Like many of the people who will download the soon to be released Xbox Live version of Minecraft, I came to the game with a fresh pair of eyes.
I had a vague idea of what I was getting into, the rich heritage of the PC original is hard to ignore. Minecraft has developed a strong and dedicated community since it was released in alpha form back in 2009.
The basic premise is this: You can make pretty much anything you like, and at night monsters descend. To be honest, it's a premise that didn't really appeal to me. It sounded too vague, too limited.
Turns out I was wrong. I'm just a matter of hours into my Minecraft experience and I already know I have started a journey that will continue for months, possibly years.
The tutorial explains the very basics. Cut down this tree, get wood. Get enough wood, make a crafting table. At this early stage I still wasn't convinced. I did as instructed, cut down some trees, made myself a crafting table and put it down somewhere arbitrary.
Then I killed a pig. You've got to eat.
Returning to the guidance of the tutorial, I created some wooden tools. Then I started to mine some stone, enough to create a furnace. I placed my furnace inside a structure, then used it to create some charcoal.
It was sometime around now that the penny dropped. A whole world of possibilities opened up to me. I realised that I could make pretty much anything that I wanted to. Scrolling through the crafting menus and seeing the huge variety of options available filled me with excitement.
I wrapped up the tutorial, and wandered off into a nearby village. Mojang (and 4J Studios) offer just a glimpse of what is possible in the surrounding areas. I could make my own castle, or hollow out a giant cave, and install a train line to link everything together, or conceal giant traps to snare the beasties that come out at night. My synapses fired in a thousand different directions.
My first introduction to the creatures that haunt the moonlit world of Minecraft involved me peering curiously through a gap in the door of my new base. Eventually bravery kicked in and I wandered outside to see what was what. Before long an ambling green monster walked up to me and promptly exploded, taking off nearly half my health. I ran back inside, if my character - Steve - had a voice, he'd have been screaming like a little girl.
At night the inviting landscape is overrun by a variety of sinister and dangerous creatures. Whether they're shuffling zombies, skeletal archers, exploding green monsters or giant spiders, it's best to stay clear of them. I promised myself I would come back and try again when I had some better equipment. A wooden sword obviously wasn't going to cut the mustard here.
Instead I retired to my shack and started digging. And digging. And digging. A chamber collapsed underneath my shelter. My new basement had emerged. I started hollowing out the earth to create new rooms and passages. Eventually I went upstairs, so I could go and explore the outside world. It was already dark, I had spent a whole day, maybe even two, just digging.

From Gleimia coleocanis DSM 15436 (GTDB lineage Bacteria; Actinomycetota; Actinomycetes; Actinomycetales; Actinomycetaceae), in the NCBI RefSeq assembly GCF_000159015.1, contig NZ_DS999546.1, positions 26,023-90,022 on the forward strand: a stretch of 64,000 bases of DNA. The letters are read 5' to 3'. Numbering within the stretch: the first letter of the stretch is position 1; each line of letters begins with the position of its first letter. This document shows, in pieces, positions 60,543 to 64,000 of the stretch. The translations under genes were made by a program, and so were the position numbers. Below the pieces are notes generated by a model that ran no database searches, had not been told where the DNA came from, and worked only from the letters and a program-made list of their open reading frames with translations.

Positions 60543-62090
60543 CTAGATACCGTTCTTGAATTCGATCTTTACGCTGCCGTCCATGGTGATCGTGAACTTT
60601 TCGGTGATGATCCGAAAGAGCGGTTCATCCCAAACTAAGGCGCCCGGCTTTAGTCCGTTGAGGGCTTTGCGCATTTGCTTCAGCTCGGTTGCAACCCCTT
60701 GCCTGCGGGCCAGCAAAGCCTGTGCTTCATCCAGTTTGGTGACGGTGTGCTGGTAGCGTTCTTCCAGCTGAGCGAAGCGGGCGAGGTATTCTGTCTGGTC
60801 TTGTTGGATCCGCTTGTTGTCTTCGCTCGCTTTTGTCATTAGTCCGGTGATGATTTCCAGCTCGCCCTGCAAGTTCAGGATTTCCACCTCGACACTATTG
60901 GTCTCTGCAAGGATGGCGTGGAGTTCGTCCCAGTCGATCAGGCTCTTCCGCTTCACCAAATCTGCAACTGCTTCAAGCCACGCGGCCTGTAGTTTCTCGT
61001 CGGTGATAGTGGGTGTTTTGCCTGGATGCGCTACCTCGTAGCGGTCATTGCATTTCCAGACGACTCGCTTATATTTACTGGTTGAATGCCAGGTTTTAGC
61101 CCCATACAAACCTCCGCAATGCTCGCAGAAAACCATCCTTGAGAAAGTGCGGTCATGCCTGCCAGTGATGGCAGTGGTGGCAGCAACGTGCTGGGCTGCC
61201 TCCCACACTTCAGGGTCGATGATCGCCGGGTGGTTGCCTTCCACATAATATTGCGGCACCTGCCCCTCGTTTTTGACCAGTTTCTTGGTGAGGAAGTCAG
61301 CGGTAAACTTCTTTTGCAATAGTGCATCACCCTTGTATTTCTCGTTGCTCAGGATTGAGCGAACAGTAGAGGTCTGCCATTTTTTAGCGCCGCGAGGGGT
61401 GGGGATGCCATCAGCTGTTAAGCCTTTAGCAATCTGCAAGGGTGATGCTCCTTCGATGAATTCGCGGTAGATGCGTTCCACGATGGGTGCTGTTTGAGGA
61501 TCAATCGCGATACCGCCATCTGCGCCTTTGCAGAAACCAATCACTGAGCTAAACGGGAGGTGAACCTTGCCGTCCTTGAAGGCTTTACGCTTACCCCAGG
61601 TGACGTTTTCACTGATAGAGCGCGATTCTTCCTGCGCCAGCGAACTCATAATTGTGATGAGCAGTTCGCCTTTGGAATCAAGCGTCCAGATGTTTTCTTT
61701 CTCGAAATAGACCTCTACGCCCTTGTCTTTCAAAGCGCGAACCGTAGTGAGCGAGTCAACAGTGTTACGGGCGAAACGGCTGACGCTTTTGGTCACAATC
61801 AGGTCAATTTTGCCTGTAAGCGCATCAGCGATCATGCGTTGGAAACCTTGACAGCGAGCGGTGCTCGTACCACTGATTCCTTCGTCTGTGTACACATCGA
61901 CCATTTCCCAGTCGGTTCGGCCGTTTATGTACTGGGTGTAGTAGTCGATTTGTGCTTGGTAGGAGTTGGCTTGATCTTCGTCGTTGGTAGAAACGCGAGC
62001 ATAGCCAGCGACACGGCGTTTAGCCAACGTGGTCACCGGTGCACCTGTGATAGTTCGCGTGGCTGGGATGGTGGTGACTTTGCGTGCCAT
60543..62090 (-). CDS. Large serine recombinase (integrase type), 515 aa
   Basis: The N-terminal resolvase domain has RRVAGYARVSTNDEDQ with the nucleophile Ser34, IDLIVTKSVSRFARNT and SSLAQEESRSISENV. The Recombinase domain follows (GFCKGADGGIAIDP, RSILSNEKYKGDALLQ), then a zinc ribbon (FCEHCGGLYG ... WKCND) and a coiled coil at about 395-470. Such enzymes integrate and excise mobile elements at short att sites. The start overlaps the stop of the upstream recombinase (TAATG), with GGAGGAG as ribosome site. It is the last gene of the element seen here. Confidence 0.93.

Time disappears in Minecraft. It is an absorbing experience, one that demands just one more minute in perpetuity.
It retains the simplistic beauty of the PC original. When viewed from up close, the blocks are unashamedly basic, but when taken in as part of a landscape or massive structure, the simplistic aesthetic becomes a thing of beauty. I explored a couple of randomly generated maps, and some of the views on show were stunning.
Audio is functional, but nothing more. Monsters growl in the darkness, but it is far from tense. Before long it just becomes the soundtrack to the evening. Considering the time likely to be invested in the game, it wont be long before most are listening to their own playlists.
Lack of guidance was a main sticking point for PC gamers. Mojang just left people to it, allowing them to discover at their own pace. Youtube guides and google searches provided the only reliable support network. The 360 tutorial remedies this situation, and I was impressed with the way they condensed some complex instructions at the start. It lowers the barrier for entry and was a wise move for the console port, it makes the whole thing much more accessible.
There's a co-op mode, where players can split a screen or join each others worlds and help with their constructions. It doesn't sound like the most exciting way to game online, but it inspires a level of teamwork more rewarding and satisfying than nearly anything I've come across in a team shooter or strategy game. Together you make plans, co-ordinate, build and create; it'll be a change of pace for many people, but one that will likely have plenty of appeal.
Minecraft will speak to a large variety of gamers. The creative freedom afforded to players is unparalleled. There are different difficulty settings, with a Peaceful mode for those who prefer a monster-free experience. This option ensures content that will be accessible to gamers of all ages.
It is a game that lets you do almost anything you want. You can adventure, you can build, you can work on giant projects with other gamers, you can dig, you can even make circuits, traps and rail networks. The scope is almost endless, the endgame is the limit of your imagination.
I've only played Minecraft for a short time, and I've been bowled over by the experiences I've had so far. It's a different type of game, one that encourages creativity and exploration. It prizes freedom and invention above all else, and that's why when you play it, Minecraft is likely going to scratch an itch that you didn't even know you had.
We reviewed the PC version of Minecraft just a few months ago. You can see what we thought right here.